Tuesday, April 18, 2017

Batia Murvitz, Igal Levin and Laura Albers perform trios and duos at the Brigham Young University, Jerusalem

Laura Albers,Batia Murvitz,Igal Levin (photo:Nadav Horesh)

Two members of Ensemble Colláge Tel Aviv -  pianist Batia Murvitz and clarinettist Igal Levin – hosted violinist Laura Albers (USA) at a Sunday Evening Classics concert at the Jerusalem Center for Near Eastern Studies, Brigham Young (Mormon) University, Mount of Olives, on April 9th 2017.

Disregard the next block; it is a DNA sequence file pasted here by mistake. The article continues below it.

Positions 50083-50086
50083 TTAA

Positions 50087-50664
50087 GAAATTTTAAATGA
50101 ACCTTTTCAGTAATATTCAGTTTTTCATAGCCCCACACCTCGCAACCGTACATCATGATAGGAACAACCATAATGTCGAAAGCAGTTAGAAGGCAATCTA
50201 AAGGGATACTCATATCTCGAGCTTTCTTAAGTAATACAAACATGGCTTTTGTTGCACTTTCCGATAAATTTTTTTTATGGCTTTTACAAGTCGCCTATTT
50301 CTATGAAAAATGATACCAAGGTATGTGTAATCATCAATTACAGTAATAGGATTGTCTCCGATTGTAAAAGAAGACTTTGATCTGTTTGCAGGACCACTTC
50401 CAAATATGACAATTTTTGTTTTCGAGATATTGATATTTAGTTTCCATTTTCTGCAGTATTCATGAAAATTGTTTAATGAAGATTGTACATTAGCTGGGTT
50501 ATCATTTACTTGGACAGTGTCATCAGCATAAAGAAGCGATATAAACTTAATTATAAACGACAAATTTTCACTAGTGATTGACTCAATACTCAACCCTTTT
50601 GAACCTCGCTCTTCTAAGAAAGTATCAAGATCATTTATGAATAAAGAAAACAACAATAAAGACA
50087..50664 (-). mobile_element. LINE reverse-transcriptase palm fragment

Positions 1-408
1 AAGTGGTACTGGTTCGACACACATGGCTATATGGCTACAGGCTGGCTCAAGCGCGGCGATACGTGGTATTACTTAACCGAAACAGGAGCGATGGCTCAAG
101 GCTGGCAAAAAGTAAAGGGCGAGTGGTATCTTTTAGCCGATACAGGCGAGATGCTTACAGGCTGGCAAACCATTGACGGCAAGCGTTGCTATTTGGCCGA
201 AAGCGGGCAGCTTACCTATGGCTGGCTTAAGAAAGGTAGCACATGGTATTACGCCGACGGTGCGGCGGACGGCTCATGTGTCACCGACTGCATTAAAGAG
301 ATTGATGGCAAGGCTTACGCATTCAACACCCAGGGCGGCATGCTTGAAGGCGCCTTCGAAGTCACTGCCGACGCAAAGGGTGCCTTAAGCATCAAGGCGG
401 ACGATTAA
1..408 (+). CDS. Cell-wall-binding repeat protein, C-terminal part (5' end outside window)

Opening the program of European music spanning the 18th to 20th centuries, the artists performed Darius Milhaud’s Suite for violin, clarinet and piano op.157b. The trio’s playing of the light, playful Ouverture set the scene with bold gestures, its hints of jazz- and Latin styles making for an altogether colourful and hearty performance. Following the Divertissement, in which violin and clarinet begin in imitative dialogue without the piano, with all three then engaging in the delicate dovetailing of its polyphonic strands, the third movement – Jeu (Game) – played by clarinet and violin, resorts to a hearty folk melody, with Albers’ easeful and convincing playing evoking the style of traditional fiddling and Levin’s agenda also suggesting strumming, folksy elements. The opening tutti of the final movement, with its unsmiling, substantial piano chords, whisks away any memory of the jocular Jeu, only to quickly give way to light-hearted music, peppered with Milhaud’s characteristic jazz-flavoured polytonal writing and small harmonic jests, to end with the wink of an eye. Composed in Paris in 1932, the work, showcasing the composer’s adept incorporating of instrumental colours, his theatrical blend of styles and ideas, was given a delightfully entertaining performance.